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Ann Pharmacother. 2011 Oct;45(10):1248-55. doi: 10.1345/aph.1P780. Epub 2011 Sep 6.

Ofatumumab: a novel anti-CD20 monoclonal antibody for treatment of refractory chronic lymphocytic leukemia.

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  • 1Department of Pharmacy Practice, Jefferson School of Pharmacy, Thomas Jefferson University, Philadelphia, PA, USA. ginah.nightingale@jefferson.edu



To present the current clinical evidence on ofatumumab for use in refractory chronic lymphocytic leukemia (CLL).


A literature search was performed using MEDLINE and PubMed (both 1966-May 2011), as well as the American Society of Hematology abstracts (2000-May 2011), using the primary search terms ofatumumab and HuMax-CD20.


Clinical studies and abstracts available in the English language, describing the pharmacology, pharmacokinetics, clinical activity, and safety of ofatumumab in CLL were included in this review.


Ofatumumab is a human immunoglobulin monoclonal antibody that binds to B-lymphocytes expressing CD-20 cell surface antigens. Ofatumumab was granted accelerated approval by the Food and Drug Administration in October 2009 for the treatment of CLL refractory to fludarabine and alemtuzumab. A Phase 1/2 trial has established the safety and tolerability of single-agent ofatumumab at an initial dose of 300 mg intravenously on week 1, followed by 2000 mg once weekly for 7 doses (weeks 2-8), followed by 2000 mg once every 4 weeks for 4 doses (weeks 9-12), for a total of 12 doses. The final analysis of a pivotal international multicenter trial has shown promising activity in patients with CLL refractory to fludarabine and alemtuzumab, demonstrating overall response rates of 44-51%, with prolonged progression-free and overall survival. Ofatumumab activity has also been shown in a variety of other malignant and nonmalignant conditions, including non-Hodgkin lymphoma, rheumatoid arthritis, and multiple sclerosis. The most common adverse effect is grade 1 and 2 infusion reactions. Other adverse effects include infection, neutropenia, anemia, rash, fever, and diarrhea.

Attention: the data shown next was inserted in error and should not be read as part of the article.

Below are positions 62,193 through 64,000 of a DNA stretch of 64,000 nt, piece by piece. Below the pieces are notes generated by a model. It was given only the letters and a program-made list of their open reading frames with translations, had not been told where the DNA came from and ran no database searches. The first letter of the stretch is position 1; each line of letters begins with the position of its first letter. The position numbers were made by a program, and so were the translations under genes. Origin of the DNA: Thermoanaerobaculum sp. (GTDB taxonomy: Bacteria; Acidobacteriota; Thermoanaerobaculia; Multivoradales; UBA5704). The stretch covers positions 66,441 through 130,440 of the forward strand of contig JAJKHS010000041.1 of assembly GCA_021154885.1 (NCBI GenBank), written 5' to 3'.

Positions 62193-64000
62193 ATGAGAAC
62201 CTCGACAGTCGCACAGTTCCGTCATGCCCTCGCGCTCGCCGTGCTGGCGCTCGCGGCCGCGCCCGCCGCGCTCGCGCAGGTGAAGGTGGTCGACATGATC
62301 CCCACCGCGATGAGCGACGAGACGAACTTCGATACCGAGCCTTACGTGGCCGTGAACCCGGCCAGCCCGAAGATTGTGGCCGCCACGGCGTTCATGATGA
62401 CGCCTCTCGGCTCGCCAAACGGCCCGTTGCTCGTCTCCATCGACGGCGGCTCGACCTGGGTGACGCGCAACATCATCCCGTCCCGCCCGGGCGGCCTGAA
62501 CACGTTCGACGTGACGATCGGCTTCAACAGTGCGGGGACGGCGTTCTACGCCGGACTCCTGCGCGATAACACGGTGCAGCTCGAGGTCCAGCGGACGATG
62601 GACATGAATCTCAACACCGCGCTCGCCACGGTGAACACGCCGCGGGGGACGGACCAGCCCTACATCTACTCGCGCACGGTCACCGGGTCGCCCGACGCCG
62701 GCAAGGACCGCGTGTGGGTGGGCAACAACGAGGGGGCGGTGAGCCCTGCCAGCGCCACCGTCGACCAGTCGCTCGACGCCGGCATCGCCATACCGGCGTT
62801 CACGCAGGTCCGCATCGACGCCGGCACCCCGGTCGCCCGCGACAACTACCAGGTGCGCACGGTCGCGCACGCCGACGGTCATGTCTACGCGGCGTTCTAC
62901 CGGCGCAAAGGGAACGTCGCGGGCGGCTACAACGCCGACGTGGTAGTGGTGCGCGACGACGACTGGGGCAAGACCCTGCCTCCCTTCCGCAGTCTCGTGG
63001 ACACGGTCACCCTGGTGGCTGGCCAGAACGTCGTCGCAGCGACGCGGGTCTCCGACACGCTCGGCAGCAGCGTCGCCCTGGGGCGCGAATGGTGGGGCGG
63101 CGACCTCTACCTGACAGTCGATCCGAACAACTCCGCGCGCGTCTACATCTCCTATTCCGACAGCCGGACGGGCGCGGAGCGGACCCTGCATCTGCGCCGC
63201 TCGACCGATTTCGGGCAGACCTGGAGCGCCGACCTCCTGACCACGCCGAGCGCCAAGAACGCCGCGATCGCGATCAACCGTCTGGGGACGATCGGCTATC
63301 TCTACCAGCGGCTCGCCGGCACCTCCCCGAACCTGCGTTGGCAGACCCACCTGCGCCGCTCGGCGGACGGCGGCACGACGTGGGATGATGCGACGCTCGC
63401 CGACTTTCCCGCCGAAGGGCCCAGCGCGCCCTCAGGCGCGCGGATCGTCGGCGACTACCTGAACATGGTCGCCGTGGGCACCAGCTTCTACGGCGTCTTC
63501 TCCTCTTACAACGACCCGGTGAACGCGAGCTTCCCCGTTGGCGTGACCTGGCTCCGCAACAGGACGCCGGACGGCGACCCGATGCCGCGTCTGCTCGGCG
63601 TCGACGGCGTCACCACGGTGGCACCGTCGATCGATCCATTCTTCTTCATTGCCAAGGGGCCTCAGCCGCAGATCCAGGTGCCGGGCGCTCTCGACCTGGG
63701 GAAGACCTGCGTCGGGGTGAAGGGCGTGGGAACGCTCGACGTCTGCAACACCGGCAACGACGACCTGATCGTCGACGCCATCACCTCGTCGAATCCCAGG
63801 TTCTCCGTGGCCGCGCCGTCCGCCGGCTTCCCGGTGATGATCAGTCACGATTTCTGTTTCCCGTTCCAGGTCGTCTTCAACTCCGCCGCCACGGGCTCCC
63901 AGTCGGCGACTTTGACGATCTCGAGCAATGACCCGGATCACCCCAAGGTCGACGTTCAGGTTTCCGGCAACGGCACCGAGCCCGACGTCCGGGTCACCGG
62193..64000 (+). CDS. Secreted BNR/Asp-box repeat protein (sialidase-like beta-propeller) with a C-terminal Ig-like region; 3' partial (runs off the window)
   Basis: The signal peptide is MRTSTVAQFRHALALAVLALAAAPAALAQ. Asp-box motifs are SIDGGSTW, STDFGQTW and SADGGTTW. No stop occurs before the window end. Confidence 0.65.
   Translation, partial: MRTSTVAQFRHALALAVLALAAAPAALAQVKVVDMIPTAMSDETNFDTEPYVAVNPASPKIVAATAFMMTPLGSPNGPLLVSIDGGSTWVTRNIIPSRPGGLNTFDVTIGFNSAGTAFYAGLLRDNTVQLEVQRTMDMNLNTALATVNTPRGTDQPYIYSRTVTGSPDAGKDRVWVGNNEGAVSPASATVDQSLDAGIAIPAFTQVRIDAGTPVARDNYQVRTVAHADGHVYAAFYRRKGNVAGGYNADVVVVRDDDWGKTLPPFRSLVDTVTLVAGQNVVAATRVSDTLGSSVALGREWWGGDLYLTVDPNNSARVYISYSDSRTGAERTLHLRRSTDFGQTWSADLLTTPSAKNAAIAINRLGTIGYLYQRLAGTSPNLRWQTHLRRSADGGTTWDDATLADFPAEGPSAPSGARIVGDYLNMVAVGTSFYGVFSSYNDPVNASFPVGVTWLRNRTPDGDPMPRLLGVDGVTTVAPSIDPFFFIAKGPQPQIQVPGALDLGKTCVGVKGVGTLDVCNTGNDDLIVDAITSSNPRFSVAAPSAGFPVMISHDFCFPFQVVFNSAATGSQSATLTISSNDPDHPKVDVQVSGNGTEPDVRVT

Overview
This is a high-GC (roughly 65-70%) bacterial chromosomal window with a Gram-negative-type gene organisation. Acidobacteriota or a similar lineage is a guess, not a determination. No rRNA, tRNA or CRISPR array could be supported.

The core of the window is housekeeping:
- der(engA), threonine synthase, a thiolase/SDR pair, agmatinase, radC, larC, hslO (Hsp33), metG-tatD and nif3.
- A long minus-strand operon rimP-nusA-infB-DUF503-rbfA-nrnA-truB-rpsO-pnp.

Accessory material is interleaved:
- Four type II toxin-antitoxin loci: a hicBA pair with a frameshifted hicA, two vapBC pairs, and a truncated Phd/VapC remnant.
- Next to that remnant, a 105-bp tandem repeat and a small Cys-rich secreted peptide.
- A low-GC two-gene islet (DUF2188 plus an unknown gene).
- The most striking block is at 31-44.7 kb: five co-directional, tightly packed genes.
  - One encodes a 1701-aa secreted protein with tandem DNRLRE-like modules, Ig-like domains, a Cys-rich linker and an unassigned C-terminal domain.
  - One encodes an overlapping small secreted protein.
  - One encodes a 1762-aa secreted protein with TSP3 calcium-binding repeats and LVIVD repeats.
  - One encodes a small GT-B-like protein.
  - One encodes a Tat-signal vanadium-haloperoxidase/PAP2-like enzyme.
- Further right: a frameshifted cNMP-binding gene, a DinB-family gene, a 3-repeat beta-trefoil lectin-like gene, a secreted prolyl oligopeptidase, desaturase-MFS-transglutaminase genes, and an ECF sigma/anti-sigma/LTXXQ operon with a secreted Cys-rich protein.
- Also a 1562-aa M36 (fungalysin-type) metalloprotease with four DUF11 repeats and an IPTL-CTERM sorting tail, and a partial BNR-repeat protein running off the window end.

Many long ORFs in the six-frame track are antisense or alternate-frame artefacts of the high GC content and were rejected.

Clinical evidence suggests that ofatumumab is an effective agent in patients with CLL refractory to fludarabine and alemtuzumab. Data are awaited comparing ofatumumab to other salvage regimens. Until results of head-to-head trials are conducted comparing ofatumumab to existing regimens, it cannot be said whether ofatumumab is more efficacious or tolerable than currently available therapies.

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